14 David asked him, “Why weren’t you afraid to lift your hand to destroy the LORD’s anointed?”

15 Then David called one of his men and said, “Go, strike him down!” So he struck him down, and he died. 16 For David had said to him, “Your blood be on your own head. Your own mouth testified against you when you said, ‘I killed the LORD’s anointed.’”

David’s Lament for Saul and Jonathan

17 David took up this lament concerning Saul and his son Jonathan, 18 and he ordered that the people of Judah be taught this lament of the bow (it is written in the Book of Jashar):

19 “A gazelle lies slain on your heights, Israel.
How the mighty have fallen!

20 “Tell it not in Gath,
proclaim it not in the streets of Ashkelon,
lest the daughters of the Philistines be glad,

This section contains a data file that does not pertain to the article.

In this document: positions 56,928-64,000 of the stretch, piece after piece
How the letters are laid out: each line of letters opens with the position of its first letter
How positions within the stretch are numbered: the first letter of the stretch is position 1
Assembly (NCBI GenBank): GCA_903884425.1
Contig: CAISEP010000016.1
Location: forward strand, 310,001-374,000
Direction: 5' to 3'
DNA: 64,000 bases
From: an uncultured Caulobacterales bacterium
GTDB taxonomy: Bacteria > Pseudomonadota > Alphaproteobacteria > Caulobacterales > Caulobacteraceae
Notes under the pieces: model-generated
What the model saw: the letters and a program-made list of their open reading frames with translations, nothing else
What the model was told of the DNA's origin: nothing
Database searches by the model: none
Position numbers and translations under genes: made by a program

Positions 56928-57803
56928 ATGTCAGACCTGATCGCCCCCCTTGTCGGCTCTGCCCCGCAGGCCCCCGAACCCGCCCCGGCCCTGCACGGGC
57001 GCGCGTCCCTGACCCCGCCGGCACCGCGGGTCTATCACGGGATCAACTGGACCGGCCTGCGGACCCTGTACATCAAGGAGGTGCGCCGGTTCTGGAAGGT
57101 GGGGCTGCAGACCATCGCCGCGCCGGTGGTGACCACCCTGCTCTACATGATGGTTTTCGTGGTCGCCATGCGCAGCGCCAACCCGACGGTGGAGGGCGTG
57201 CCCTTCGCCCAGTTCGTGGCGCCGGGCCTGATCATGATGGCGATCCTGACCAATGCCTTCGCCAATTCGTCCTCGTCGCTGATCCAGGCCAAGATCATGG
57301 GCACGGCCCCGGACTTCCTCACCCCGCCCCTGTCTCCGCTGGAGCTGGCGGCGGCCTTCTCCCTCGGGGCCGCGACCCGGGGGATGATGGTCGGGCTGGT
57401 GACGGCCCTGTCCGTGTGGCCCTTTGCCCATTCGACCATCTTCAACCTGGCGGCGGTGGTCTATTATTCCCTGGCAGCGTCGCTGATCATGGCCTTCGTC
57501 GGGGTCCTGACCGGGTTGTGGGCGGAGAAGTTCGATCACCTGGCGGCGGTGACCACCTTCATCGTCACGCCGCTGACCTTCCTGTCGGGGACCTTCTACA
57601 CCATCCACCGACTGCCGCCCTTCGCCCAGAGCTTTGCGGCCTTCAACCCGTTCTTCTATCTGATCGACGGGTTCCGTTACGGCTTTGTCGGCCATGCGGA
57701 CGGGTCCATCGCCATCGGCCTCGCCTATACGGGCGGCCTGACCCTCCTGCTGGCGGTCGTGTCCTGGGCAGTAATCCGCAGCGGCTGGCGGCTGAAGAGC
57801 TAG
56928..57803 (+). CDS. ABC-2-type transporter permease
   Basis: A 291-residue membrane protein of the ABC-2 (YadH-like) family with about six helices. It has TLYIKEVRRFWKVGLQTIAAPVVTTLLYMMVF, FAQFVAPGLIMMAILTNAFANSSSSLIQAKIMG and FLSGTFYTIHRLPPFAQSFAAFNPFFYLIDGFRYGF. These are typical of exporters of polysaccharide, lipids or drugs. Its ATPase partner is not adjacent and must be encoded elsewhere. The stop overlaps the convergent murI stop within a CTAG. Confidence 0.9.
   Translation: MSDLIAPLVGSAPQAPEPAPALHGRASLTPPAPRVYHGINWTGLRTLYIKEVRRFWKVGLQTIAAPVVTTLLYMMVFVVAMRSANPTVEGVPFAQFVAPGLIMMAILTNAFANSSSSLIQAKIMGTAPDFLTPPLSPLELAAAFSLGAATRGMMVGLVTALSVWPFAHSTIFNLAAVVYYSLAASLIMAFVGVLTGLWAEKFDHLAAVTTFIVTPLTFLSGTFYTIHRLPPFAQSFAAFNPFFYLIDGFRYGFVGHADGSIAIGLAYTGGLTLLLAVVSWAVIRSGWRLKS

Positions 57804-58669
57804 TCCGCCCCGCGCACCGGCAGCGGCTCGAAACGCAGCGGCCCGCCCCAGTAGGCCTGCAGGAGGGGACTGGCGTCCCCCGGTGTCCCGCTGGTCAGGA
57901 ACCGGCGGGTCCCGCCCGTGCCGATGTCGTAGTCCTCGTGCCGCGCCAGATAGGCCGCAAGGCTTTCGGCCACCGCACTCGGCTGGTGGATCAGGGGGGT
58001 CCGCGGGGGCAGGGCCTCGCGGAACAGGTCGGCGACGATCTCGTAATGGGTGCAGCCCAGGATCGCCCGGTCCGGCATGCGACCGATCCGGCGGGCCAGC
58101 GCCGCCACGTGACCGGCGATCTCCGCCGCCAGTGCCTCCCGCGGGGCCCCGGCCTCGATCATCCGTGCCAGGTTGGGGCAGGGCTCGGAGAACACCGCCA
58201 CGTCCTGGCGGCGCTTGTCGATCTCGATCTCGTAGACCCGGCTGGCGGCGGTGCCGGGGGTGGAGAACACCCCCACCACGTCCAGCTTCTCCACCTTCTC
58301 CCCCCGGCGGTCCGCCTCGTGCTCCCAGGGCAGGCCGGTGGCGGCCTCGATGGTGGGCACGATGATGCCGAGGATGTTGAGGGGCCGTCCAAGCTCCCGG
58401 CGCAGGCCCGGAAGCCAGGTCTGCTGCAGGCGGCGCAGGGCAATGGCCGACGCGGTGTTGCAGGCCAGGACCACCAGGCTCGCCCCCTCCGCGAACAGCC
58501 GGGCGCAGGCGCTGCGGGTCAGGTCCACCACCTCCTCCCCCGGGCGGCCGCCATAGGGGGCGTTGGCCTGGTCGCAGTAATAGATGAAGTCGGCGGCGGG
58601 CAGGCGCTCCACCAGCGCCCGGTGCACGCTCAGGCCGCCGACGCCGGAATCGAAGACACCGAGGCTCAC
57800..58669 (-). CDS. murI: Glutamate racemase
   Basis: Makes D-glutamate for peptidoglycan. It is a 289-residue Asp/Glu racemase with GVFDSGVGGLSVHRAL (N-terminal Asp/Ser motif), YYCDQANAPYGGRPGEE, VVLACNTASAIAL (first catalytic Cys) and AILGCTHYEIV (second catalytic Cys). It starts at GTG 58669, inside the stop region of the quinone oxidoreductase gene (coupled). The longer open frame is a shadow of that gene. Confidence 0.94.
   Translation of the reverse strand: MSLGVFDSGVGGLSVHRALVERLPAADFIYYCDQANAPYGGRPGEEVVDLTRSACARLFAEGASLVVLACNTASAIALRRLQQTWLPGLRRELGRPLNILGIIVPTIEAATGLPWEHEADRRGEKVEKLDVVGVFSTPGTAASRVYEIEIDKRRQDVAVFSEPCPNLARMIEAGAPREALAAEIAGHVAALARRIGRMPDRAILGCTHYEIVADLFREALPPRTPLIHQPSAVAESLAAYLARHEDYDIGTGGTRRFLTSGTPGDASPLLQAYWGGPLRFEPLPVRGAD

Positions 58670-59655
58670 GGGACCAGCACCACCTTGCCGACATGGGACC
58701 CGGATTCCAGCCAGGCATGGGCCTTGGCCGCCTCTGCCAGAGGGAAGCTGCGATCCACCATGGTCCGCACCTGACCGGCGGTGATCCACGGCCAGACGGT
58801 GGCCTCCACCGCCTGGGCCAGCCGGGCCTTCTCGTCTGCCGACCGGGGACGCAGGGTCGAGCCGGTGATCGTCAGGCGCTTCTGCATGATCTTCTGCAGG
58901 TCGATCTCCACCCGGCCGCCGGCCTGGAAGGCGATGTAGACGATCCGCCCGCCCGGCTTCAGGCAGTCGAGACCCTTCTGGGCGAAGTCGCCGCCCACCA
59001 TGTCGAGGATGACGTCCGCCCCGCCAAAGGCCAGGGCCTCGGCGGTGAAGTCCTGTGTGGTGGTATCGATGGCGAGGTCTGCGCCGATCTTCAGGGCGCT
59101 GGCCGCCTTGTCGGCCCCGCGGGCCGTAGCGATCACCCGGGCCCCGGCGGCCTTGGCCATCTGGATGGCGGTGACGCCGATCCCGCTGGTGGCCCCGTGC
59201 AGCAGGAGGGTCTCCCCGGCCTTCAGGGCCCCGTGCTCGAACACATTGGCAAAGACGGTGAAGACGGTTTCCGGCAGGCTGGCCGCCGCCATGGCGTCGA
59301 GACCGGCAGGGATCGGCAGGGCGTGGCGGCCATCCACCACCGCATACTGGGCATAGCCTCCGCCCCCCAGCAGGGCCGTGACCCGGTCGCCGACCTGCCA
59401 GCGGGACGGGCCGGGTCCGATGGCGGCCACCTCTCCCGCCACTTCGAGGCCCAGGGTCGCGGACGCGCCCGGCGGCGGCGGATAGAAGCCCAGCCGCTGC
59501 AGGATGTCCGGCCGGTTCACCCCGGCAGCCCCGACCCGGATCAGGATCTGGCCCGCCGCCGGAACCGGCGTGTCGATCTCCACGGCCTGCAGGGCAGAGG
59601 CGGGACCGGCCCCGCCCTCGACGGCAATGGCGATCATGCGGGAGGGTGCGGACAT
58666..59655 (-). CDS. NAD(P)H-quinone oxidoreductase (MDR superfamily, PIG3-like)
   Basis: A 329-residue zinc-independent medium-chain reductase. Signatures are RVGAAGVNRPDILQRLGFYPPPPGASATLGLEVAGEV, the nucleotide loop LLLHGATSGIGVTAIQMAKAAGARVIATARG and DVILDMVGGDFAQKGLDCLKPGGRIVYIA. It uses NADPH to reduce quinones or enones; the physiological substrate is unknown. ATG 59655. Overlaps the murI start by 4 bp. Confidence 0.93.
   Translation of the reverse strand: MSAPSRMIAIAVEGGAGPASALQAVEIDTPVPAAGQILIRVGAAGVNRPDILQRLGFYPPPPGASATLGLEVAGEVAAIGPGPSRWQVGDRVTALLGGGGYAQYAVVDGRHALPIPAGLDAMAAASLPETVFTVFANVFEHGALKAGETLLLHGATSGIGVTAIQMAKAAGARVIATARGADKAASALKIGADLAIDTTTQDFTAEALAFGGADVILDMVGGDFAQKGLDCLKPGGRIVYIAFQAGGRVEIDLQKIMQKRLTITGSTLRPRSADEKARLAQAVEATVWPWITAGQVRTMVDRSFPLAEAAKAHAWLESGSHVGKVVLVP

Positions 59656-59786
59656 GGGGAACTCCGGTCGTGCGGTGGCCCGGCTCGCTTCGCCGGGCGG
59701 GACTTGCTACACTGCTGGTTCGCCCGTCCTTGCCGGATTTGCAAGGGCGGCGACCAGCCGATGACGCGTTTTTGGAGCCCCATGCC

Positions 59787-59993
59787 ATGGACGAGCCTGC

lest the daughters of the uncircumcised rejoice.

21 “Mountains of Gilboa,
may you have neither dew nor rain,
may no showers fall on your terraced fields.
For there the shield of the mighty was despised,
the shield of Saul—no longer rubbed with oil.

22 “From the blood of the slain,
from the flesh of the mighty,
the bow of Jonathan did not turn back,
the sword of Saul did not return unsatisfied.
23 Saul and Jonathan—
in life they were loved and admired,
and in death they were not parted.
They were swifter than eagles,
they were stronger than lions.

24 “Daughters of Israel,
weep for Saul,
who clothed you in scarlet and finery,
who adorned your garments with ornaments of gold.

25 “How the mighty have fallen in battle!
Jonathan lies slain on your heights.
26 I grieve for you, Jonathan my brother;
you were very dear to me.
Your love for me was wonderful,
more wonderful than that of women.

27 “How the mighty have fallen!
The weapons of war have perished!”

2 Samuel 2

David Anointed King Over Judah

1 In the course of time, David inquired of the LORD. “Shall I go up to one of the towns of Judah?” he asked.